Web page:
Friday, August 10, 2012

Translator phones

When I was in internship and did outpatient clinic, we had a LOT of patients who didn't speak English. I do speak passable Spanish, but I couldn't even fake any other languages. So we'd use the Translator Phone.

Basically, you call a number, tell them the language you wanted, and they'd find a translator for you. You'd put the translator on speaker phone and make a valiant attempt to get a history.

Obviously, the translator phone was not great. It's hard enough to get a history through a translator, but to try to do it on speaker phone was pretty painful. But we had yet another problem, which was that it often took a long time to get a translator on the line. When we had a full roster of patients to see, this was not ideal.

I remember I was with a patient, waiting for an interpreter to come on the phone. After god knows how long, we finally got the interpreter. In my excitement, I stood up, knocked the phone, and hung up the line. I almost cried, but instead I think I laughed. I was so tired, I definitely had to do one or the other.

Eventually, we had a meeting where the residents complained about the translator phones and how long it took to get an interpreter. One of the administrators finally said she'd speak with them and make sure we always got a phone interpreter within five minutes. "Does that sound okay?" she asked.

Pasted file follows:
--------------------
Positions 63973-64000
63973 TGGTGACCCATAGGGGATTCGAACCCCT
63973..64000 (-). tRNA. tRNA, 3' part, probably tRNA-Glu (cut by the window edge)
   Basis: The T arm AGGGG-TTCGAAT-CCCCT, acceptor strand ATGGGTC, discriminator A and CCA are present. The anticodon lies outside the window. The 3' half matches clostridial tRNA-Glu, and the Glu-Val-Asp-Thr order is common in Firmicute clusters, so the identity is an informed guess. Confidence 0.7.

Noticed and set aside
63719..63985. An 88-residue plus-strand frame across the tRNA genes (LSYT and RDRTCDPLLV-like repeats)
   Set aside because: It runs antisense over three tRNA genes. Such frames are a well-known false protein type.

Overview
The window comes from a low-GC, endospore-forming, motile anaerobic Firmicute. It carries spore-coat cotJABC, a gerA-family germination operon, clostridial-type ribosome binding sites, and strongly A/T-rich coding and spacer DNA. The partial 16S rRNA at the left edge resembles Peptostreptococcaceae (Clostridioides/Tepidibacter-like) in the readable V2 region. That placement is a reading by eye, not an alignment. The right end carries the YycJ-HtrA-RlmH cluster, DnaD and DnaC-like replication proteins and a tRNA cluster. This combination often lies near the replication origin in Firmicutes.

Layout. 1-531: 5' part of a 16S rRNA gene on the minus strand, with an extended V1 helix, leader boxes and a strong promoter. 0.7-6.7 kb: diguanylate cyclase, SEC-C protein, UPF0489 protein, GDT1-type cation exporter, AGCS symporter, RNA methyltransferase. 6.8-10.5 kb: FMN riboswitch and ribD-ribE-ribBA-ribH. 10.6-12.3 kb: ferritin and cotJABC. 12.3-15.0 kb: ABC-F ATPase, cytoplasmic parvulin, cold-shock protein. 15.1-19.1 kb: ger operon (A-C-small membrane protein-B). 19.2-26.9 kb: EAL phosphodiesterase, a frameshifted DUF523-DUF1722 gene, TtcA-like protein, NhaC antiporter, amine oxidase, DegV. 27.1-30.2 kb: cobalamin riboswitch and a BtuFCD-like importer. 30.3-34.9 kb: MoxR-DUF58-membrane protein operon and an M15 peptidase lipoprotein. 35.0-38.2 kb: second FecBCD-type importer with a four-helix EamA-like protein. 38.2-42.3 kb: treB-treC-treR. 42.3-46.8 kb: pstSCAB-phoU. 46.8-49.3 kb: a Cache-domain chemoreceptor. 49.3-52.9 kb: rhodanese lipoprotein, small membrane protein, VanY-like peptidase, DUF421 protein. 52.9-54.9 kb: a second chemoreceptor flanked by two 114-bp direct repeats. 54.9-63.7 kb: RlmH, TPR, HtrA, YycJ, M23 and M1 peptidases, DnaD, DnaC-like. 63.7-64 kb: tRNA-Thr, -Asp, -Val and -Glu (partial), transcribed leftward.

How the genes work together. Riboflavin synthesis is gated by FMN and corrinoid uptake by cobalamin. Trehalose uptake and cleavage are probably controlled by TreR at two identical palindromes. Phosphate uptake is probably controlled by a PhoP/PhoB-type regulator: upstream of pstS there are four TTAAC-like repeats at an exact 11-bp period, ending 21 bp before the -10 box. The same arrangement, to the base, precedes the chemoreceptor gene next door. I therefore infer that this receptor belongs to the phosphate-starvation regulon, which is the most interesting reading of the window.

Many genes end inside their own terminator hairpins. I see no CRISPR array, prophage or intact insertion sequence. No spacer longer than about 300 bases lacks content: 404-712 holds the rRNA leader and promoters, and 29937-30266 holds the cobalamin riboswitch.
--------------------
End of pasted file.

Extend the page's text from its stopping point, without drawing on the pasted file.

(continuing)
We all mumbled that yes, it was okay. But then one intern in the back spoke up: "No, it's not okay! Five minutes is a long time! Why don't we just sit here in silence now for five minutes and see how that goes??"

He had a valid point. Five minutes of staring at the patient in uncomfortable silence is a long time.

The next year, I rotated at that hospital as a resident and the phones were better. I usually didn't have to wait very long for an interpreter anymore.


  1. The hospital where I did my first unit of CPE (chaplaincy training) also had translator phones, and I was petrified of needing to do pastoral care through one. I had one patient encounter with someone via translator who was with them in the ER, and that was tough enough- actually, it was nearly impossible, past the "find out what's wrong, check that it's ok, and offer a quick prayer/blessing" point. Maybe someone with more training can do better- but gosh, that was tough.

  2. Hahahah that resident's comment was awesome.

  3. USE AT&T!!
    I have never had to wait but a minute!!